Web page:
Courtesy Babies Need Boxes
Ohio currently ranks 38th in the nation in infant mortality rates (and Cuyahoga County itself is among the worst in the nation). Last year, 1,005 Ohio babies died before their first birthday. Of those, 150 were sleep-related deaths. That's three a week. Which brings us to a new program facilitated by an L.A.-based company (Baby Box Company)
along with Ohio health systems, hospitals, including Rainbow Babies and Children, and non-profits that aims to combat those sleep-related deaths.
Starting this year they hope to distribute about 140,000 baby boxes (the average number of births in Ohio per year) so that every newborn has one when they go home from the hospital. These cardboard cradles — like the ones the Finnish government has divvied out to new parents for decades and which has helped make their infant mortality rate among the lowest in the world — are said to reduce risks of sleep-related deaths if used during an infant's first couple months.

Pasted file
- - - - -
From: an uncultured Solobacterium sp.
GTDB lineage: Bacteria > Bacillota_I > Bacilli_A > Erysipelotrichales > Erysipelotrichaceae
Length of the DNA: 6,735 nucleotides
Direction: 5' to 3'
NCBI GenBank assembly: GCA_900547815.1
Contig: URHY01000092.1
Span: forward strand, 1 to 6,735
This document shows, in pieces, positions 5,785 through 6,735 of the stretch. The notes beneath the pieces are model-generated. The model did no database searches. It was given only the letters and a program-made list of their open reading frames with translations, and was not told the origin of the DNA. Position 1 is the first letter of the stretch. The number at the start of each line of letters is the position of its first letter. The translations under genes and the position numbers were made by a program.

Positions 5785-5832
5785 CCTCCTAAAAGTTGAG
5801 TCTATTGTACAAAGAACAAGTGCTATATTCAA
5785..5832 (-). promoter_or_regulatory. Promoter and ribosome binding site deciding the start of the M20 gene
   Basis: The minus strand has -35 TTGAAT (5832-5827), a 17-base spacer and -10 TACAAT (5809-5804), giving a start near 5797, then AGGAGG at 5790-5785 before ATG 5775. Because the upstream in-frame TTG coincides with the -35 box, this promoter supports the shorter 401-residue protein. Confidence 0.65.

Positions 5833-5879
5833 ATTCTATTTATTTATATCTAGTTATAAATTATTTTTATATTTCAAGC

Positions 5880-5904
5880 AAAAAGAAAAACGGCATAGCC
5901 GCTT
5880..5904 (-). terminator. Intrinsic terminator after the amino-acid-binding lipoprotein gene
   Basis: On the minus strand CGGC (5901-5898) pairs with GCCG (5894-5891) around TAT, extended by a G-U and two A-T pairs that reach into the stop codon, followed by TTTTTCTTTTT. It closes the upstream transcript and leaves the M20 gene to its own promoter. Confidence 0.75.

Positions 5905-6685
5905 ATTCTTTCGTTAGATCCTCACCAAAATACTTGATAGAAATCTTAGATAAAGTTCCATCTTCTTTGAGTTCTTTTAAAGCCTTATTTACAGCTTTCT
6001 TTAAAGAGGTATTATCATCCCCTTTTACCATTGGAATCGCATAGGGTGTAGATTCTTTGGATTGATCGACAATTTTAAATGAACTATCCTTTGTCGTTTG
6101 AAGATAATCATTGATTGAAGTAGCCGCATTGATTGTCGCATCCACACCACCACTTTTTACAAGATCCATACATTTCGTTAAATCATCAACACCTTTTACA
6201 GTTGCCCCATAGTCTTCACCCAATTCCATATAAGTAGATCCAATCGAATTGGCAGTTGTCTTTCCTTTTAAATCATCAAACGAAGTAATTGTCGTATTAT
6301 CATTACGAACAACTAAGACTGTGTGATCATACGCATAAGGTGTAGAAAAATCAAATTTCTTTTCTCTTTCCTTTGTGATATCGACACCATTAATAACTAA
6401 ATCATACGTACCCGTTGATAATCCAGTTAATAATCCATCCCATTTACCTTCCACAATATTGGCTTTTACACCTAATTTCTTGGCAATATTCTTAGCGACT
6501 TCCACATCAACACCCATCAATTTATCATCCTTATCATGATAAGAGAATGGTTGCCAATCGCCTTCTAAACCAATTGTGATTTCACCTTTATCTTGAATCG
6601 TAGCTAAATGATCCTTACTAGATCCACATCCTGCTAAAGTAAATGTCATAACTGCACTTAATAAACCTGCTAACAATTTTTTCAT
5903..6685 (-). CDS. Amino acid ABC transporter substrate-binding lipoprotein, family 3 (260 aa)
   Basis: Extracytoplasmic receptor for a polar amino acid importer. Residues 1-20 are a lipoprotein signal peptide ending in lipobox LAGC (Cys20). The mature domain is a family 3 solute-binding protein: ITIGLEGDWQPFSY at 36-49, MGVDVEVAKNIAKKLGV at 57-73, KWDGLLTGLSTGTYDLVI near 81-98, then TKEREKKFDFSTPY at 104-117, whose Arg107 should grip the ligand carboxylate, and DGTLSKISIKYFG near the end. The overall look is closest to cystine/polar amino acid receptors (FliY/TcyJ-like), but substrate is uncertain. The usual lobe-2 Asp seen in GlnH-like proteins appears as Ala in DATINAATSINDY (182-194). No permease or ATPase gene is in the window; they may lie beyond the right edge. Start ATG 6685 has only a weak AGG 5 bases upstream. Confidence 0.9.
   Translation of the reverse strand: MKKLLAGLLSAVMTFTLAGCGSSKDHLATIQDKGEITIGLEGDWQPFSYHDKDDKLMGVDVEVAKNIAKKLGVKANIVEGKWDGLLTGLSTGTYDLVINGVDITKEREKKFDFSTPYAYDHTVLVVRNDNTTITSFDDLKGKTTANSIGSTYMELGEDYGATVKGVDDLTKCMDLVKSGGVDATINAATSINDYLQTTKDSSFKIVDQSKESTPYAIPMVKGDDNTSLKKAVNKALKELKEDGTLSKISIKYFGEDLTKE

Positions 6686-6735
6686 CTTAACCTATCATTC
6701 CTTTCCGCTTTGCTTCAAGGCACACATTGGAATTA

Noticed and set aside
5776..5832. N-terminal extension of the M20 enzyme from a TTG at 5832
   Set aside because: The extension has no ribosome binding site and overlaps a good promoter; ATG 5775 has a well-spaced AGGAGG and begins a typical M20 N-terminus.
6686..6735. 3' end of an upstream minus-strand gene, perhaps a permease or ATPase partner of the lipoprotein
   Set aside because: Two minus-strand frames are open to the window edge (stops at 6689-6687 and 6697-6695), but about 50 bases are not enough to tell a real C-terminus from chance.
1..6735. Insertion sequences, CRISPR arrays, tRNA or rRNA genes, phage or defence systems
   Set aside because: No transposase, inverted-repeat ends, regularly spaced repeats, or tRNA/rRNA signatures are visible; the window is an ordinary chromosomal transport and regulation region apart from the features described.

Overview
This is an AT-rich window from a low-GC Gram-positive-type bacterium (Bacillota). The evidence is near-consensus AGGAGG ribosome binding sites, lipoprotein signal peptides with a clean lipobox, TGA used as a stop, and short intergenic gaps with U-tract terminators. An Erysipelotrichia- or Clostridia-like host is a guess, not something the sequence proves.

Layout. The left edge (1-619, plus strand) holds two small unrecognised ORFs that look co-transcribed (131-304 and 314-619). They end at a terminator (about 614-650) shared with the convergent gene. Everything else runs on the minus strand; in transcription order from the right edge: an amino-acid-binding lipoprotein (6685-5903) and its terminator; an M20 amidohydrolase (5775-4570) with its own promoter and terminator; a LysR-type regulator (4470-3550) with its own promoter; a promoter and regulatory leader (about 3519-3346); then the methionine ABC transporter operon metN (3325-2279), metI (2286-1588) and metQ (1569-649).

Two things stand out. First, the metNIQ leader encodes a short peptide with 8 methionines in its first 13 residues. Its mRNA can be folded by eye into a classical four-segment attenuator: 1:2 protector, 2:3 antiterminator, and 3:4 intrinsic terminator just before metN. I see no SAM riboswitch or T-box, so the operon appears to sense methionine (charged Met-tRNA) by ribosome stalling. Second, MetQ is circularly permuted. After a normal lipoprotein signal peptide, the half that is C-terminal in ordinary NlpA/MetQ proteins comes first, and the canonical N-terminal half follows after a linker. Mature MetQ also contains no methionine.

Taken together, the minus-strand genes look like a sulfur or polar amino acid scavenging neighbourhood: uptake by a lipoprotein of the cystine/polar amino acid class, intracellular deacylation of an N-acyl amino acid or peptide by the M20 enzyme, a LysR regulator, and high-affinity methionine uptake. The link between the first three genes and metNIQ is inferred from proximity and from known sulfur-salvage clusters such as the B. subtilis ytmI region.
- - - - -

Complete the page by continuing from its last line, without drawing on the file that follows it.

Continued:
"We don't really think that this in itself is going to stop infant sleep-related deaths, but it's a way for us to give parents the education and tools to make that less likely, to help them succeed," Celina Cunanan, director of midwifery services for University Hospitals, told the Columbus Dispatch.
Ohio will be just the second state to initiate a version of the program (New Jersey rolled a similar one out in January). UH Clinical Diversity Officer, Dr. Margaret Larkins-Pettigrew, told the Richland Source she's more than on board for the program.
"This phenomenal safe sleep space program for newborns will help hospitals and nonprofits provide optimal, safe care to all expecting families in Ohio," Larkins-Pettigrew said.
Friday, University Hospitals Cleveland Medical Center, at 2101 Adelbert Rd., hosts a program launch party at 10:30 am in the atrium. Otherwise, to receive a free box, which includes a mattress and other essentials, parents must complete an online course found here.